Team members should be encouraged to advise management if job budgets can’t be met. An earlier conversation may reduce the write-off through open conversation with the client and team. Finally, ensure each team member has a job budget and delivery deadline.

Bear in mind that feedback from staff and clients will be critical. Review successes and make improvements where necessary. Can you recommend any advice to the clients based on the information your team has reviewed? Consider if that advice is billable, and whether a fee discussion is required.

If a client has poor bookkeeping or other issues, these must be communicated. If these are not communicated, they believe they provide good books. Firms across the industry are guilty of correcting the errors without communicating this to the client.

Make the client accountable for their actions around timeliness, accuracy of information provided, query resolution and payment terms. Consider the purpose of an engagement letter and ensure it focuses on the client relationship and not legals, which can be dealt with separately.

 

Clients

You’ve built your capacity plan. You’ve trained your teams and most importantly, you’ve adopted technology and have a plan to take the most benefit from this, so you are closer to the technology line in your improvement process.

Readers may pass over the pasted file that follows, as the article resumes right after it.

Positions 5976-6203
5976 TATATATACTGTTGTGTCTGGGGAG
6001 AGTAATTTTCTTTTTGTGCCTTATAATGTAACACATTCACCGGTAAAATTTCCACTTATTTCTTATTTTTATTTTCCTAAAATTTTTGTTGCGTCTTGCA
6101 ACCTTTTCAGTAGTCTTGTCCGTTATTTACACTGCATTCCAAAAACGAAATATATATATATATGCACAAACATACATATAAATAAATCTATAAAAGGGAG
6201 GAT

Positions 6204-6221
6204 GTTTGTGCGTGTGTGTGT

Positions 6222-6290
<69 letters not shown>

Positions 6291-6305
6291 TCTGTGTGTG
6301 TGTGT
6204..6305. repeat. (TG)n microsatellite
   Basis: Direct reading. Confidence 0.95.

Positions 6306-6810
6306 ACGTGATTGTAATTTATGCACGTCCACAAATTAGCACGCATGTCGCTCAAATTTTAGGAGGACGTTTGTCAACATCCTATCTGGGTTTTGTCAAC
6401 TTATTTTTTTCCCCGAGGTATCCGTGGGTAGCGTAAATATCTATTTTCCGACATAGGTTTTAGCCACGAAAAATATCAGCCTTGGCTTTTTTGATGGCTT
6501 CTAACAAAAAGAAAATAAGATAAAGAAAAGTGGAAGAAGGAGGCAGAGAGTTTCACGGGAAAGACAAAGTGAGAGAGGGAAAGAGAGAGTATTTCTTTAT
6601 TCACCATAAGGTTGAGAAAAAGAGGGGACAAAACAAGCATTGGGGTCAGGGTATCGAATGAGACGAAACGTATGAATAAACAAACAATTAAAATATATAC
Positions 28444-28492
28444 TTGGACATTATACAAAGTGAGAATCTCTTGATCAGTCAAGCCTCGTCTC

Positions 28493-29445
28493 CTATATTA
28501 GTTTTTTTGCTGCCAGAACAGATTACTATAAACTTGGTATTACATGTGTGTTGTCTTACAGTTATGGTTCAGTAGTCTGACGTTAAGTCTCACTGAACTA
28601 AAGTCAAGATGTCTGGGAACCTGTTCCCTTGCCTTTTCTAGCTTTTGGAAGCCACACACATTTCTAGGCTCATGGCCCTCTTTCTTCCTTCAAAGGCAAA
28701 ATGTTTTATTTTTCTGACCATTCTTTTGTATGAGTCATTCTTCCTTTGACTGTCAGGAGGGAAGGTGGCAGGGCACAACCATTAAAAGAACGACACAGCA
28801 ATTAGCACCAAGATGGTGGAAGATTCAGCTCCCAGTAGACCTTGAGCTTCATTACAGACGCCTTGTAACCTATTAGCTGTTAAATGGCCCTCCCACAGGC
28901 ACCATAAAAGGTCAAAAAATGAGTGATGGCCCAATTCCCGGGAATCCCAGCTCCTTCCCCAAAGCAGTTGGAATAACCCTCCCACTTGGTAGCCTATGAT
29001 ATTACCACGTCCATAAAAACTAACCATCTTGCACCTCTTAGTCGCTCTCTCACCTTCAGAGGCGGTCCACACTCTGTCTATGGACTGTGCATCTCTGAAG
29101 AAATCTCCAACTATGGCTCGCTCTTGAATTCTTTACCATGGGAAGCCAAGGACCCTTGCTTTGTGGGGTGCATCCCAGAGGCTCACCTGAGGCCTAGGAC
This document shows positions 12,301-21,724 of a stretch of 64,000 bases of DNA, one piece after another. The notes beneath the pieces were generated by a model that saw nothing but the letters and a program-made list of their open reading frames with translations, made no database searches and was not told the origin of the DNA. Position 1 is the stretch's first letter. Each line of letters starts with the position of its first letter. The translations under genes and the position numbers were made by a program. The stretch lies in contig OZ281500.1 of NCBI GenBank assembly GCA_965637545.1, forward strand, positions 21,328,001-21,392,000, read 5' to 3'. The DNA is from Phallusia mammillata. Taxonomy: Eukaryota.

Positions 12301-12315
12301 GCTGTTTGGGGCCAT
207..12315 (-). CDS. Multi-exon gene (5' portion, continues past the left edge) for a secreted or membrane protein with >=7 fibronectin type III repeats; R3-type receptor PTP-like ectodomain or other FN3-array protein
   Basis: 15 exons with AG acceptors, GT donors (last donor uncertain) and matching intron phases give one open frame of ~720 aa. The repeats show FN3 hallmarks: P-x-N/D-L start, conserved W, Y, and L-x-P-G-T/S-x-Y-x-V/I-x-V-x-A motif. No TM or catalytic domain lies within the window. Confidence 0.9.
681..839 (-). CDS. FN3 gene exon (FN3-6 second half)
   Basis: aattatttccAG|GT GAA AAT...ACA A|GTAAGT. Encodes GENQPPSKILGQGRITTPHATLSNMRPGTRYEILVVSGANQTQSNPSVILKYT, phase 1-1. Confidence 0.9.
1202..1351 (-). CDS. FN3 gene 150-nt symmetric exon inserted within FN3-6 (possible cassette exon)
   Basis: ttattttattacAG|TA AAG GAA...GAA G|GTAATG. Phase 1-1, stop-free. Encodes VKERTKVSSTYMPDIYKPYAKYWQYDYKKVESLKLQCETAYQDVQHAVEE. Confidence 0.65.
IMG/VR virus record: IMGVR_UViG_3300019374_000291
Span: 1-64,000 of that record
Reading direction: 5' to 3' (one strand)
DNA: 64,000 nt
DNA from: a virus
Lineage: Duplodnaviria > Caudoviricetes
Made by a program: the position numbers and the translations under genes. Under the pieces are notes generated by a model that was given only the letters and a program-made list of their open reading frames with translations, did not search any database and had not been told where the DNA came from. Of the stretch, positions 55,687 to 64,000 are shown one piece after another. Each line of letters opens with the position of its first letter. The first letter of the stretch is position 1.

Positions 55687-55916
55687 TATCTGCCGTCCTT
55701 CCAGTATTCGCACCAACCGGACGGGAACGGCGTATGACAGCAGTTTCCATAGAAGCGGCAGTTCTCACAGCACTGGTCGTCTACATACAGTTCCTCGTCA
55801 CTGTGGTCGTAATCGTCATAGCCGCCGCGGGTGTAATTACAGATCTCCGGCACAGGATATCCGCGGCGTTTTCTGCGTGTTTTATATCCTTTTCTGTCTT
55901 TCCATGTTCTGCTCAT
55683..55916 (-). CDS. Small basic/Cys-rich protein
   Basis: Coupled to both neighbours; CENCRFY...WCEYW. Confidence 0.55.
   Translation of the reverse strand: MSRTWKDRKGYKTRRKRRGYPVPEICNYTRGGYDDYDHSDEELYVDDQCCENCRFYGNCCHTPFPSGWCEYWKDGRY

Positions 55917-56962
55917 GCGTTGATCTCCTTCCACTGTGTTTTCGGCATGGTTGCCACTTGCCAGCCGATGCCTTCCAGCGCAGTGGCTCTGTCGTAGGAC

You then consider how outsourcing/offshoring can help deliver more. Like all things, you need to consider the people in your business and ensure that they buy into the vision you paint of the firm and this will be driven by the type of person and possibly age profile of the team members.

 

Ready to start growing your firm? CLICK HERE

scaling for growth

It was ‘accountants galore’ on AdvanceTrack’s latest webinar, ‘Scaling for Growth? Building an Advisory Mindset and Firm’, which discussed the cultural and strategic approach towards making a practice invaluable to its clients.

AdvanceTrack MD Vipul Sheth started the conversation by highlighting the key challenges of changing how a practice – or any organisation – operates. These include altering mindsets, successfully adopting new technology and embedding change into the new normal.

“People are fearful of change, and will look to maintain the status quo,” said Sheth. “So leadership is required to change doubters to believers, and champions are needed to keep it all on track.”

Joe David from accountancy firm Nephos said that his background as an accountant in industry gave him a mindset that creating and analysing good data was key in supporting the making of decisions. This led him down the path of creating an advisory- and technology-led practice.